There’s a charming little museum right in the heart of London, a stone’s throw from Trafalgar Square, that I’m willing to bet you’ve never been to. Somehow it slips under the radar, perhaps because it’s such a specialist subject, or maybe because of its location, tucked away at the back of Horse Guards (you know, where they do the Trooping the Colour). But Yannick and I have ferreted it out – here’s what we found.
The Household Cavalry was set up by Charles II on his return to the throne in 1660. It was made up of five hundred private gentlemen who paid for the privilege of belonging to it, along with former soldiers from Cromwell’s army. It soon earned its keep; in 1667 the Household Cavalry quashed the civil unrest led by Titus Oates.
In 1664 Charles built stables for the cavalry in Whitehall, and the museum is now located in the stables, along with the original stalls with model horses and real kit:
And a view through a glass wall into the actual stables with real horses, waiting to go out on duty. (Sorry the picture isn‘t too clear – the glass was rather hazy).
What you can mainly see in the museum are some amazing historic uniforms. Like these cocked hats, originally worn by Captain John Trotter of the Life Guards and Captain Simon Hurst of the Blues in 1817-1830.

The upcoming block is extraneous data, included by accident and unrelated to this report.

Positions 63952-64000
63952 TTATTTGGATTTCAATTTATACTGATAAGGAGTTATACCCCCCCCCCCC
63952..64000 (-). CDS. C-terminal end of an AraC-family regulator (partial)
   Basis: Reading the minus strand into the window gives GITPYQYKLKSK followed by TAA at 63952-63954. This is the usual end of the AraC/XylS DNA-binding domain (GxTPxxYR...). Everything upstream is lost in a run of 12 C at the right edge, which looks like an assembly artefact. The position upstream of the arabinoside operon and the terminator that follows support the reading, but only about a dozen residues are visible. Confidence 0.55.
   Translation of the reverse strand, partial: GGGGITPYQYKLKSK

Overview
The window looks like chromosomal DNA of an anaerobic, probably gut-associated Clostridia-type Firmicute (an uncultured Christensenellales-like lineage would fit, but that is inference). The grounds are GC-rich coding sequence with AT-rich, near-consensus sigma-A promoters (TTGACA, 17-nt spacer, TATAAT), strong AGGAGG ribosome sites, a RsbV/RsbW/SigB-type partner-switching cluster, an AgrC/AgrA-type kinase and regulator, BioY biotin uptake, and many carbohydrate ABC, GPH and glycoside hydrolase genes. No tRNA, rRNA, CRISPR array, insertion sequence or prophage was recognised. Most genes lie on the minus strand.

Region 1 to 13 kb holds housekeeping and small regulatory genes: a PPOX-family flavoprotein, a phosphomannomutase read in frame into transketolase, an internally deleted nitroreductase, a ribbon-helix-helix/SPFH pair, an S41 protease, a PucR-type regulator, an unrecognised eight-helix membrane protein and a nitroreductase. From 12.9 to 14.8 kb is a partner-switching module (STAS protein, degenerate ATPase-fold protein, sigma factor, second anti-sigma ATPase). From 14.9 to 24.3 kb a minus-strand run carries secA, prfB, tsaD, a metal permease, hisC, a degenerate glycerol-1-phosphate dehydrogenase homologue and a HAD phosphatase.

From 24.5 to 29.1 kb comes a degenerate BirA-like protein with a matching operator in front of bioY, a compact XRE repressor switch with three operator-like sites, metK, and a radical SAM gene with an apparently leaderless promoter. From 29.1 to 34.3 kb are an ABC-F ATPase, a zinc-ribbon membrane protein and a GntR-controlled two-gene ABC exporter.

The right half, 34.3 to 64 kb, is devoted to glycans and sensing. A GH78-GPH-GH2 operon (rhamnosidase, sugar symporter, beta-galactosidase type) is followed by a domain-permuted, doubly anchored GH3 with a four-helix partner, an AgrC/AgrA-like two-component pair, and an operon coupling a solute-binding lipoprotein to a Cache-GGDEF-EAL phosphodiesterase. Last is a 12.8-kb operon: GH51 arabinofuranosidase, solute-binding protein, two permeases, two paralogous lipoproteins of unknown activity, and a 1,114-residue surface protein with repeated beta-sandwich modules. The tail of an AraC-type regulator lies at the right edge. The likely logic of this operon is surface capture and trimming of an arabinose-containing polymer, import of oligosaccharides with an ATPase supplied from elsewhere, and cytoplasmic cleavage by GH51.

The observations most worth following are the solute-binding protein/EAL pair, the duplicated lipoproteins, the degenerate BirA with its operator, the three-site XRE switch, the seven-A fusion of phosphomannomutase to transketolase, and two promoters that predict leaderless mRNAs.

Or this presentation silver gilt sword and scabbard, given to Colonel John Yorke, who commanded the Royals in Crimea, in 1859, shown with a Royal Dragoons helmet from 1830.
At the Battle of Waterloo, the Royals captured the Napoleonic Eagle of the 105th Regiment of the Line, along with the French colours, a symbol of huge importance. This tableau represents Corporal Styles carrying the colours to safety.
It wasn’t just the uniforms that were glamorous and expensive; this massive piece of silver is the Zetland trophy, made in 1874. It represents the Blues at the Battle of Waterloo, topped by the figure of Mars, the god of war.
This is a musician’s state coat, worn on ceremonial occasions.
The silver kettledrums were presented by William IV to The Life Guards in 1831. The kettledrum banner was made for the Queen’s coronation in 1953. The uniforms are those of a captain of the Life Guards and a major of the Blues and Royals.
There are some more recent uniforms on display, but they’re nothing like as colourful and glamorous as the historic ones. A sad recent display recalls the IRA bomb in Hyde Park in 1984. It contains the helmet of Trooper Simon Tipper, who was killed and the bridle of Sefton, a horse that was badly injured but recovered.
The Household Cavalry museum is open daily, 10 am to 6 pm (10 am to 5 pm November to March). Entry is £7 for adults.